Neurogenesis in adult humans remains a controversial area of research among neuroscientists. Methodological challenges have hampered investigators from conducting high-quality, in-vivo studies that can help elucidate the presence and/or activity of neurogenesis in human brains. Additionally, the studies that have been done in humans report conflicting results, further adding to the ambiguity surrounding the concept of adult neurogenesis in humans. In this review article, the authors seek to help clarify the concept of adult neurogenesis by providing an overview of the basic concept, as we currently understand it, including its historical birth and evolution. The authors also review and discuss current key studies (pro and con) on adult neurogenesis in humans and animals, as well as research challenges with potential solutions. Finally, the authors discuss the clinical implications of adult neurogenesis in humans, based on what we know so far, including its potential use as a drug target in the development of pharmacological treatments for various neuropsychiatric disorders.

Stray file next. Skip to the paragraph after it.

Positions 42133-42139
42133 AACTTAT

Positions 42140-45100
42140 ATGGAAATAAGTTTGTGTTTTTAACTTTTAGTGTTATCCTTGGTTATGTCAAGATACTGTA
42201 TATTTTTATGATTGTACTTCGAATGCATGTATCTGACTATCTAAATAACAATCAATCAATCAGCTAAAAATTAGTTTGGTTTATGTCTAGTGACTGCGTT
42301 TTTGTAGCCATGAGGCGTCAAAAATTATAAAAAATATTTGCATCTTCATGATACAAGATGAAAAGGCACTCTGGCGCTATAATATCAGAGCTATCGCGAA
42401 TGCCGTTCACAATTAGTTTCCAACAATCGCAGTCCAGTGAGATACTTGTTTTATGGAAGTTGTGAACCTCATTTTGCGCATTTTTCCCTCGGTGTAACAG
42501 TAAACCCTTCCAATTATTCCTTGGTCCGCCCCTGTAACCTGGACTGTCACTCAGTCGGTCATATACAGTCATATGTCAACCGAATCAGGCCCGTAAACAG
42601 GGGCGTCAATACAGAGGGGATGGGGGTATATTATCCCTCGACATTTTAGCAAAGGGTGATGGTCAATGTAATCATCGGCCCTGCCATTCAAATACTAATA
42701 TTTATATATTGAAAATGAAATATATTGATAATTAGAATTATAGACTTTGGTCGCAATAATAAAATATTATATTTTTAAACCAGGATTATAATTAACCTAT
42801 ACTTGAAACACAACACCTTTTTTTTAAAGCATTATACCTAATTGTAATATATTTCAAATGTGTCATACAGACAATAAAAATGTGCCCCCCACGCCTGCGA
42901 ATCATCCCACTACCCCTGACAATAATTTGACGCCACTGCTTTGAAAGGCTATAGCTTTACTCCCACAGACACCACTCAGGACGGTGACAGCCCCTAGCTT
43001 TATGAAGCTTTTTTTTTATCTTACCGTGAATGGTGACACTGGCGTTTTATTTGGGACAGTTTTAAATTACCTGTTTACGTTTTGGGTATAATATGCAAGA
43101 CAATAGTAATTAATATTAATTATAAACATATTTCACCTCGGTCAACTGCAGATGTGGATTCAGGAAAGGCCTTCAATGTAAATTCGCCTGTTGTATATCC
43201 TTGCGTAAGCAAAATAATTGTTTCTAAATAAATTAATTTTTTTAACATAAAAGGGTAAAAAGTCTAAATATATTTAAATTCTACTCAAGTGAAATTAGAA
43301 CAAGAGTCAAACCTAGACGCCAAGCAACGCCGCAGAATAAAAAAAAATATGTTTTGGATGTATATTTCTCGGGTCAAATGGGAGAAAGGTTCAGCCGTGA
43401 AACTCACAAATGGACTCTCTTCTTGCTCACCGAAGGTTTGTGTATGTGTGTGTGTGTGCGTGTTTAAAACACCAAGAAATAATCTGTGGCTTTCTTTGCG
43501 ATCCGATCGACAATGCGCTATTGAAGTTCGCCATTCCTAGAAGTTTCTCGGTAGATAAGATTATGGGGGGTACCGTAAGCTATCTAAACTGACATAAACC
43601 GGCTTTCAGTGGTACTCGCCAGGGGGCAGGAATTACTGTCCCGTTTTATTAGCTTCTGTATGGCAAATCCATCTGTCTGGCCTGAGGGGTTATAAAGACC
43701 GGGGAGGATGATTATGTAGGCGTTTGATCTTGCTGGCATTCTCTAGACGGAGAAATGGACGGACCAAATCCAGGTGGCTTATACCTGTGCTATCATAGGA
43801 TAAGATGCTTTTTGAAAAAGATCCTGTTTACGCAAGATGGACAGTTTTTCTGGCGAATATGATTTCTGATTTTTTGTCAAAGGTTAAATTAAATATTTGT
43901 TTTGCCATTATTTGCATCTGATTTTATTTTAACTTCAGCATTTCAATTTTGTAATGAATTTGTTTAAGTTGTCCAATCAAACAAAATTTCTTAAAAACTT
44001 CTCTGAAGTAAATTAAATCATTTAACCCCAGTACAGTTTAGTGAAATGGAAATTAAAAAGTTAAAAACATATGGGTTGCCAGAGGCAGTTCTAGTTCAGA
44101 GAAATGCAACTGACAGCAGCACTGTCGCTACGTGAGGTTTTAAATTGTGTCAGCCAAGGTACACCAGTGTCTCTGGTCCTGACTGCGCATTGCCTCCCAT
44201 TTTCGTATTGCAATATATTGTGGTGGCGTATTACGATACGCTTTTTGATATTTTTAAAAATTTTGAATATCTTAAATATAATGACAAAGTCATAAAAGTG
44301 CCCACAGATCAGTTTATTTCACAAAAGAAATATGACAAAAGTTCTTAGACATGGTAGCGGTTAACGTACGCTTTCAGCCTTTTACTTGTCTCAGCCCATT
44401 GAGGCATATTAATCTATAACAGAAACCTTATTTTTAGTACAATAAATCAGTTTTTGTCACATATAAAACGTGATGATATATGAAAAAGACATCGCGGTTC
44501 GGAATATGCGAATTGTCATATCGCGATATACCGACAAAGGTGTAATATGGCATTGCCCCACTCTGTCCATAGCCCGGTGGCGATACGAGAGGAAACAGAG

Keywords: Adult human neurogenesis; aging; hippocampus; neuropsychiatric disorders; neurorestoration; olfactory bulb.